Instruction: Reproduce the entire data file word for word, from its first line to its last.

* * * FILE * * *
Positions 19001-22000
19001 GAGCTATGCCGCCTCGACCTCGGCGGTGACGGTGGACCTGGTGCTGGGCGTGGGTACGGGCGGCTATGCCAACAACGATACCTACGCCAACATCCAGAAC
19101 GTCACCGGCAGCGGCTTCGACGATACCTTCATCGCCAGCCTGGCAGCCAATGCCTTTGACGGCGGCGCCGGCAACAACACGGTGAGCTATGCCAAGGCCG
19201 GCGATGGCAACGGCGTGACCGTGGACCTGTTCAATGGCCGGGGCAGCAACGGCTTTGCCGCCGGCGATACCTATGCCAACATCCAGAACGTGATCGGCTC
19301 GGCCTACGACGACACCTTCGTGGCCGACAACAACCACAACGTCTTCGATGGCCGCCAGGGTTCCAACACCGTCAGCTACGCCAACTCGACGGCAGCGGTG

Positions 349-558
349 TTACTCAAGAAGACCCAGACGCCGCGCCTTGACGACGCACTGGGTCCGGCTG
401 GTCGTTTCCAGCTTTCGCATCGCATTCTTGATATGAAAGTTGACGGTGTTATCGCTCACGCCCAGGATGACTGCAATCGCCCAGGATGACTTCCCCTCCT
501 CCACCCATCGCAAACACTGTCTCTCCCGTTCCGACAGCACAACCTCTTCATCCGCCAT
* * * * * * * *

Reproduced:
Positions 19001-22000
19001 GAGCTATGCCGCCTCGACCTCGGCGGTGACGGTGGACCTGGTGCTGGGCGTGGGTACGGGCGGCTATGCCAACAACGATACCTACGCCAACATCCAGAAC
19101 GTCACCGGCAGCGGCTTCGACGATACCTTCATCGCCAGCCTGGCAGCCAATGCCTTTGACGGCGGCGCCGGCAACAACACGGTGAGCTATGCCAAGGCCG
19201 GCGATGGCAACGGCGTGACCGTGGACCTGTTCAATGGCCGGGGCAGCAACGGCTTTGCCGCCGGCGATACCTATGCCAACATCCAGAACGTGATCGGCTC
19301 GGCCTACGACGACACCTTCGTGGCCGACAACAACCACAACGTCTTCGATGGCCGCCAGGGTTCCAACACCGTCAGCTACGCCAACTCGACGGCAGCGGTG

Positions 349-558
349 TTACTCAAGAAGACCCAGACGCCGCGCCTTGACGACGCACTGGGTCCGGCTG
401 GTCGTTTCCAGCTTTCGCATCGCATTCTTGATATGAAAGTTGACGGTGTTATCGCTCACGCCCAGGATGACTGCAATCGCCCAGGATGACTTCCCCTCCT
501 CCACCCATCGCAAACACTGTCTCTCCCGTTCCGACAGCACAACCTCTTCATCCGCCAT